What we now see at Cragside is an 1870s transformation of a modest rural retreat built in the previous decade near Rothbury in Northumberland. Richard Norman Shaw was the architect for the next 15 years of additions and modifications - the result was an imposing mansion in a dramatic hillside position with lavish interiors featuring much fine Victorian craftsmanship. The proud owner was the 1st. Lord Armstrong (1810-1900), founder of Armstrong Whitworth Scottswood Works on the banks of the Tyne at Newcastle. Armstrong began his working life as a lawyer who followed a personal interest in engineering, became an amateur inventor of hydraulic cranes and established his own business to exploit the commercial potential. The business rapidly expanded to include bridge-building, warship construction, armaments and locomotive building. The core of the business by the 1860s was field and naval gunnery concentrated in a subsidiary, the Elswick Ordnance Company. Technological innovation helped develop an international market for the products and the business famously exported weaponry to both the Confederacy and the Union states in the Civil War. One of the finest representations of the Northumbrian industrial landscape is William Bell Scott’s painting, In the Nineteenth Century the Northumbrians Show the World what Can Be Done with Iron and Coal.
The classic Cragside view of the western frontage is an extraordinary assemblage of extensions and accretions, impressive in scale and ambition but lacking any stylistic unity. The absence of an overarching plan may be inharmonious but it makes for a compelling visual spectacle with its exuberant aggregation of gables, bays, towers, castellation and lofty chimneys. The space on which it stands was hacked out of the cliff face – with a Victorian eye for economy the excavated stone was used in construction of the house. Below the rock garden at the foot of the slope is a graceful Iron Bridge of 1870-75 crossing Denton Burn, the stream being the source of the hydro-electricity that famously powered the world's first indoor lighting in 1878. Armstrong would invite his most important business clients, foreign ministers, ambassadors, and senior politicians to dazzle them with the best that Cragside could offer - advanced technology, opulent interiors, long sessions in the billiard room and lavish hospitality including the finest of Havana cigars. Even an art gallery well stocked with eclectic Victorian painting, much of it acquired from North Country artists to engage the higher faculties. The gallery includes a room of Japanese prints donated by a member of the Japanese Royal Family. A G F Watts portrait of Armstrong, Millais’s Chill October (now in the Lloyd Webber collection) and an early Turner landscape were present but sentimental portrayals of ragged children, orphaned lambs, calves at play and faithful border collies were, presumably, more to Armstrong’s taste.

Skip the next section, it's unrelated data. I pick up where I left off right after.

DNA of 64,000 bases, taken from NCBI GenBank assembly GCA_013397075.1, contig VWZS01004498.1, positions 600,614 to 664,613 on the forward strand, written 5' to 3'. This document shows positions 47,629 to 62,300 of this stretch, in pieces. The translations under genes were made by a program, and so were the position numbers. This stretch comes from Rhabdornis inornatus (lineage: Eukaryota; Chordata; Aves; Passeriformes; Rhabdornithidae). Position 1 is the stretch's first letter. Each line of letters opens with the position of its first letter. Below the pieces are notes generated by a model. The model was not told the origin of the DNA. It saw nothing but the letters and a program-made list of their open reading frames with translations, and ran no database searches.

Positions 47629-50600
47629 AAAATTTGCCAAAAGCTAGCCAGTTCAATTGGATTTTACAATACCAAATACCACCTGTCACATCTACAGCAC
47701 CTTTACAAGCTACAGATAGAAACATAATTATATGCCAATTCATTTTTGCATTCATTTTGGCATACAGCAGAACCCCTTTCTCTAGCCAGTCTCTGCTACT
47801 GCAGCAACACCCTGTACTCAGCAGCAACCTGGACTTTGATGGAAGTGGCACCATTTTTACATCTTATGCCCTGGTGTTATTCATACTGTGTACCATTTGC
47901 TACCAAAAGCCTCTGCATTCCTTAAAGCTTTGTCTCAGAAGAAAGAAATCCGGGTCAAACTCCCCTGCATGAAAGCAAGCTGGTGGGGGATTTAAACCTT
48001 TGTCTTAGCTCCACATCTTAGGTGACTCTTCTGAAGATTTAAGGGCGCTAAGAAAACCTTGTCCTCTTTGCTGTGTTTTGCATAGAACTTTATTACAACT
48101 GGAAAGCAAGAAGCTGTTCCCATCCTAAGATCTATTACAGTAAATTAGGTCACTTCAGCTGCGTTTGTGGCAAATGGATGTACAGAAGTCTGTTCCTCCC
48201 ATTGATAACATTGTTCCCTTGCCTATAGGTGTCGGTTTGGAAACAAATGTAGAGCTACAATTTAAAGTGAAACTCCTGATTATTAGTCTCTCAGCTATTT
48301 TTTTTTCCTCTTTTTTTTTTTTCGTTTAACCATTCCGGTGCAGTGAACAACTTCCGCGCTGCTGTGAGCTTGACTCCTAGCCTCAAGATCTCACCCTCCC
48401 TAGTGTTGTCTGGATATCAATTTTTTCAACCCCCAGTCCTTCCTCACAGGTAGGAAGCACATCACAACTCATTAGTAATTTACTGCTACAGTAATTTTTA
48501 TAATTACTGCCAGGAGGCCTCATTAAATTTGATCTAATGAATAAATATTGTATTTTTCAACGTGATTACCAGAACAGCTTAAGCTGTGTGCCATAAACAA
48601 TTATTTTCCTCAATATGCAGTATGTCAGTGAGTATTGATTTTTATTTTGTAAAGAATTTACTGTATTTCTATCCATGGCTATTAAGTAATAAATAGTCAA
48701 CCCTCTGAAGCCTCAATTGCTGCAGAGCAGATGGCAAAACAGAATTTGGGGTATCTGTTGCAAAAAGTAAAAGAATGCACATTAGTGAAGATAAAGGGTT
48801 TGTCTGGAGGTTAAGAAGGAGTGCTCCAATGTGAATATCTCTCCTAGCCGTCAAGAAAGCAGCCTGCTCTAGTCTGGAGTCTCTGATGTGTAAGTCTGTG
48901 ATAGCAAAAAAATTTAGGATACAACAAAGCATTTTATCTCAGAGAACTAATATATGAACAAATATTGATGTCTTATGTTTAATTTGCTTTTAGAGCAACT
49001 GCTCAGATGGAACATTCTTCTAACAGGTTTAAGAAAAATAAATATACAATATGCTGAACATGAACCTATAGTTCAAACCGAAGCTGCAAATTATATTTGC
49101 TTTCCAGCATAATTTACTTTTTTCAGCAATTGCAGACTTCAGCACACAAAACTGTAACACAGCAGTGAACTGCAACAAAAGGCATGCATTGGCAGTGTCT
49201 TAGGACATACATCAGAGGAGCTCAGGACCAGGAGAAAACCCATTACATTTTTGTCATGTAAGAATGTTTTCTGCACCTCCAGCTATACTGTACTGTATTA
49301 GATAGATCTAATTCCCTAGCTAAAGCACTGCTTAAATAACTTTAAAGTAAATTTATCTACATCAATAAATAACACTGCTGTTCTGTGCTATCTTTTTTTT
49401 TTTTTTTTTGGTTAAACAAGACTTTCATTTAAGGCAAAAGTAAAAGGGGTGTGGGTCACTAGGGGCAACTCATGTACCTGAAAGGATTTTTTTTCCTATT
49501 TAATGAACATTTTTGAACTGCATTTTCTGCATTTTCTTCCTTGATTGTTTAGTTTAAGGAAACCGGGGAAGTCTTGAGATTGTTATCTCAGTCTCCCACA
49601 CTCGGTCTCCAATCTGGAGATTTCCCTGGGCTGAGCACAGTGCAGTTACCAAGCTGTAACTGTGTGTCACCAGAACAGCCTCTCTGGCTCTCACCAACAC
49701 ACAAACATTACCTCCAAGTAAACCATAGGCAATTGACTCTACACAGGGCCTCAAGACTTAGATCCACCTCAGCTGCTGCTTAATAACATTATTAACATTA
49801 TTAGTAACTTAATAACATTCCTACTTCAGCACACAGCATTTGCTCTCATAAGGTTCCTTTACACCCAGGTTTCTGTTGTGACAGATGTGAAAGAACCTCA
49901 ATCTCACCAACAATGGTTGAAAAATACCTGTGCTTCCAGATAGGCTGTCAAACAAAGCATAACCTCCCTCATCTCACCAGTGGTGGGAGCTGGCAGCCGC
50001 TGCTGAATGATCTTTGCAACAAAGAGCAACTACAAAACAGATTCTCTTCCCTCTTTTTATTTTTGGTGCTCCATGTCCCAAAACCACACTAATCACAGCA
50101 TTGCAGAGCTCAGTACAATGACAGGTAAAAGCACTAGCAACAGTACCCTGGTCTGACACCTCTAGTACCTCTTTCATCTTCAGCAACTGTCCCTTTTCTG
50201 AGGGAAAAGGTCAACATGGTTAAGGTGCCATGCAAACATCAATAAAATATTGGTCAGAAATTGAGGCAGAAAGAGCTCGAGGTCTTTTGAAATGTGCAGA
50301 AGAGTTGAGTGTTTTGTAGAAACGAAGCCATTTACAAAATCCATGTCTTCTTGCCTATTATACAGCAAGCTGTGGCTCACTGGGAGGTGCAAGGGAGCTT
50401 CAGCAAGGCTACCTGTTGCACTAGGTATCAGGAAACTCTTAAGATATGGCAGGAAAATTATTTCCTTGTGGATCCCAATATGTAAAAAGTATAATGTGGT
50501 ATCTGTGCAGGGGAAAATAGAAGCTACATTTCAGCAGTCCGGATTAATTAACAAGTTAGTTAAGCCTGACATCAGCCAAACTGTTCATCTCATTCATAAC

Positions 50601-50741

We were fortunate to visit Cragside on an April day of brilliant sunshine and it made a wonderful spectacle despite the best efforts of the National Trust to get in your face. Among the Victorian highlights are wall tiling by William de Morgan, stained glass by William Morris and a monstrous marble Baroque fireplace by W J Lethaby. Shaw’s exterior is both an expression of wealth and power and a Romantic vision of a country cottage scaled up to the size of a fortified palace. Is it fair to see it as a house built on the proceeds of weapons of war? Or a marketing tool in the arms dealing industry? With customers for warships in Chile, Japan, Italy, Russia, Norway, Brazil and the US Armstrong must have entertained representatives from some notably despotic regimes. There was the 100-ton Gun, by far the most massive and lethal in its day, initially supplied to Italy, to the alarm of the Royal Navy when the threat to Malta became apparent. A lucrative order from the Royal Navy swiftly followed – very smart business. Was Armstrong ever haunted in the depths of the night by images of battlefield carnage, did the submerged corpses of drowned mariners drift uneasily through his dreams? Or was he comforted by the thought of the tens of thousands of Tynesiders who owed their gainful employment to his entrepreneurial talents, or the tens of thousands of British servicemen whose lives might have been lost if enemy forces had been unopposed by Armstrong artillery and ordnance? It seems unlikely his conscience was troubled in the light of his recorded observation, "If I thought that war would be fomented, or the interests of humanity suffer, by what I have done, I would greatly regret it. I have no such apprehension". Like many other great Victorians it would seem that the Armstrong character was a combination of the admirable and the dubious. Much the same as Cragside itself.